He's gone, and I shall join the ranks of family and friends who will miss him. On March 13, Cartha "Deke" DeLoach, No. 3 man in J. Edgar Hoover's FBI, died of natural causes at the age of 92 at his home in Hilton Head, S.C.
He was a special kind of man. Not only because he was Mr. Hoover's trusted deputy, but because of his many contributions to his community in South Carolina. Deke was special to me as well.
Last year, after a fall on the Newton County rifle range that resulted in a shattered knee, I was in rehab in the hospital in Madison. Mr. DeLoach called my hospital room to inquire about my welfare. Confidant of J. Edgar Hoover, FBI liaison with President Lyndon Johnson, Deke DeLoach had not lost the common touch and was not too busy with his community projects in South Carolina to remember one of his street special agents with whom he once made contact. His call blew my mind! It brought tears to my eyes. It was very special.
I had read his book, "Hoover's FBI," and he had read several of my newspaper columns about our former director, J. Edgar Hoover. Each of us wrote in defense of the FBI against its critics. We shared the belief that the bureau did not get enough credit for some of the things it did to protect American citizens.
In his book, Mr. DeLoach described his personal contacts with J. Edgar Hoover. "When you entered the door ... he would leap up from his desk and come to meet you at the center of the room. He would shake hands, offer you a seat to the right and return to his desk ... where rested a black Bible, gift from his mother."
"He was like a father to me, though an old-fashioned father, the kind who kept his feelings to himself. He didn't go for pats on the arm or back nor was he quick to praise accomplishments."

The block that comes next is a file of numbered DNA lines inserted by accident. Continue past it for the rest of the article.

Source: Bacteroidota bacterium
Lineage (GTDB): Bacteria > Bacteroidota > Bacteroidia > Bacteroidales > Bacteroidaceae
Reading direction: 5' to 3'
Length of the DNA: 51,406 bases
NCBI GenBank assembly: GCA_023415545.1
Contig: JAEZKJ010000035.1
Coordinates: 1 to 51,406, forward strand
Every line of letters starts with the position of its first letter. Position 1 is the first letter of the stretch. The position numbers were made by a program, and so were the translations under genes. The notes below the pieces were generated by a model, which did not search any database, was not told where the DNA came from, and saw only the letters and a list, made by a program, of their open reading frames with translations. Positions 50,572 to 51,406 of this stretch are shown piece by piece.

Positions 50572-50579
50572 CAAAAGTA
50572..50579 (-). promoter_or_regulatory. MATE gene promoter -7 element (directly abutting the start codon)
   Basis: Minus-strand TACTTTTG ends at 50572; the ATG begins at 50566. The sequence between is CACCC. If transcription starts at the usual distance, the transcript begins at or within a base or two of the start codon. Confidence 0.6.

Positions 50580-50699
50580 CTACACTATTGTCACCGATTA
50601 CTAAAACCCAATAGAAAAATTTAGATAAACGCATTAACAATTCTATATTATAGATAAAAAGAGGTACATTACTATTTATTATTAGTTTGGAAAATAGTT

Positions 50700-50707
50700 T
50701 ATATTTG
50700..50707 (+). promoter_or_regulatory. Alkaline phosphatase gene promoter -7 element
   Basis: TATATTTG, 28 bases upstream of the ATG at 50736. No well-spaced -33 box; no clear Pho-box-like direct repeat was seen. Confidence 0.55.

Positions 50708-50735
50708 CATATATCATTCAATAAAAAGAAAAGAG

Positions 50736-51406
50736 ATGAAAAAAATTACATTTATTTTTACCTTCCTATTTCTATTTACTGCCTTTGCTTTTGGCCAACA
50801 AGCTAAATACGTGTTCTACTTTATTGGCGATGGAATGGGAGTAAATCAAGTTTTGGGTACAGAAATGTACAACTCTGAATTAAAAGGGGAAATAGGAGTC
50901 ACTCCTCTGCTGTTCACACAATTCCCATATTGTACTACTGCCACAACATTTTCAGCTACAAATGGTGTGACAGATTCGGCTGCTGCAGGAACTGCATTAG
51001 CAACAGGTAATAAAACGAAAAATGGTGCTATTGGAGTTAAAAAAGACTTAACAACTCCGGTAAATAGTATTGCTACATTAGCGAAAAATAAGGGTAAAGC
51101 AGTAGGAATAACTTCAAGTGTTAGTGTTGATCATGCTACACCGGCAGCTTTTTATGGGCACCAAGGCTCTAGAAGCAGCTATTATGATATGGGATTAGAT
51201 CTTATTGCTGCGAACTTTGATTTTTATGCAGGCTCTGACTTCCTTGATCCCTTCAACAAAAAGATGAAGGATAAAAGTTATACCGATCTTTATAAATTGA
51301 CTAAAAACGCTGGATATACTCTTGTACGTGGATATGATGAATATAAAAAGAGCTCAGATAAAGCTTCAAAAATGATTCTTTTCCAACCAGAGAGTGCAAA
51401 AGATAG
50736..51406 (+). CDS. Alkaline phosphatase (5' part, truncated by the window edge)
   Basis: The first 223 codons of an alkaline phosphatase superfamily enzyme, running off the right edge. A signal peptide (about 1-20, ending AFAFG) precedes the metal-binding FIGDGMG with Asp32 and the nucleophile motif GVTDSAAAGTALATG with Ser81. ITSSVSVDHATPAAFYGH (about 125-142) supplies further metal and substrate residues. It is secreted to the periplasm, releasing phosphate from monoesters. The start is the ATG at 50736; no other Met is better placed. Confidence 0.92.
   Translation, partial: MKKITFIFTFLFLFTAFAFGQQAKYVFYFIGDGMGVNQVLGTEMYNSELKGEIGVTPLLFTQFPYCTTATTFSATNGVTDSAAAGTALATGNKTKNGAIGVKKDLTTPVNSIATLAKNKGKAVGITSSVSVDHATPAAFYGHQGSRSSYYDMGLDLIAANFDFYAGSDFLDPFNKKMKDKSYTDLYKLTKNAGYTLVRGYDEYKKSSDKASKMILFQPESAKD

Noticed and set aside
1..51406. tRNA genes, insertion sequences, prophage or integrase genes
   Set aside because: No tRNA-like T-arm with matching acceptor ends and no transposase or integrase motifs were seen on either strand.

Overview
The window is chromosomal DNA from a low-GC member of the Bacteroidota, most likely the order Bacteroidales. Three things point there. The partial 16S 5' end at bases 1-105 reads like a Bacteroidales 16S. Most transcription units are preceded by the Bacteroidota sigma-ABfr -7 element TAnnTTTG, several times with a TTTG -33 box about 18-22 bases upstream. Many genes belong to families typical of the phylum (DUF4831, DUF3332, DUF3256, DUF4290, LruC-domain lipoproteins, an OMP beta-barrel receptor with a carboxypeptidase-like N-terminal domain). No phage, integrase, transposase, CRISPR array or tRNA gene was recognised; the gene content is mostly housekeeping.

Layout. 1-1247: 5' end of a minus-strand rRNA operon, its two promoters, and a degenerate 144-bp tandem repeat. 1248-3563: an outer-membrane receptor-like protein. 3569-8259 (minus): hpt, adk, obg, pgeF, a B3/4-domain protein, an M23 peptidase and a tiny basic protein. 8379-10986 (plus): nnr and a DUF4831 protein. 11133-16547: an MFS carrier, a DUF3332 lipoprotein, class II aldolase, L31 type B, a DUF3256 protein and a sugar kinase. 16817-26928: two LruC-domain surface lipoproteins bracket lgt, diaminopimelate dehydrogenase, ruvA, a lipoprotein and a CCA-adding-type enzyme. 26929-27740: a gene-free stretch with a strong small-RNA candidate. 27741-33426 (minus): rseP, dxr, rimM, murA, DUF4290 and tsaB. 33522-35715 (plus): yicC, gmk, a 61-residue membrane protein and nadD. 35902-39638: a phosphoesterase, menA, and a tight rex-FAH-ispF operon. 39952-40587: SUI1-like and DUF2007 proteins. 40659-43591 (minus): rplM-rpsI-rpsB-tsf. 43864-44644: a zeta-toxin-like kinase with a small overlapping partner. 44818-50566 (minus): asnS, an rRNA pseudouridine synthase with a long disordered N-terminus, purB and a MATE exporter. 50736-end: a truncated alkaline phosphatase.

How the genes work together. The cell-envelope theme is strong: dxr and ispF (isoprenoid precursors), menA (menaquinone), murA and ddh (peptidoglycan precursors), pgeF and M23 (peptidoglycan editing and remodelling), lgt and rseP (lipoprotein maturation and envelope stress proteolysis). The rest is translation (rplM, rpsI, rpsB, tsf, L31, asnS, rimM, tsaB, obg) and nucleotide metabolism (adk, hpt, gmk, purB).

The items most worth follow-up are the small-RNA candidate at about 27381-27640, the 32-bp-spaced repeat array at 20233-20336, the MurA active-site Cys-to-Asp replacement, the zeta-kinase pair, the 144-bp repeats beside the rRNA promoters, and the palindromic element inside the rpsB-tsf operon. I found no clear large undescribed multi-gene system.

"While he was in charge, the Bureau was the best law enforcement agency in the world ... due to the standards he maintained.
"Neither Hoover nor Tolson were homosexuals ... there was no evidence of such relationship. There were only rumors spread by enemies ... those who knew Hoover well were unanimous -- J. Edgar Hoover was not homosexual."
Deke DeLoach was in a unique position to know Hoover well, and many times he wrote and spoke of his more than 30 years of FBI service. He corrected many distortions of truth and innuendo. I always appreciated his ability to tell it like it is.
Apparently people in his retirement community appreciated Deke's community service. He was recognized as Citizen of the Month and served as Grand Marshal of the 22nd St. Patrick's Day Parade. Deke's many friends and FBI associates extend their sympathy to his family. As a leader, he taught by example how to walk that tightrope between demands made to law officers by politicians and the limits of the law. His death has brought many of us a new awareness of his life and his accomplishments. Man lives in hopes of becoming a memory. Deke DeLoach succeeded.
Jack Simpson is a former educator, veteran, author and law enforcement officer. His column appears each Friday.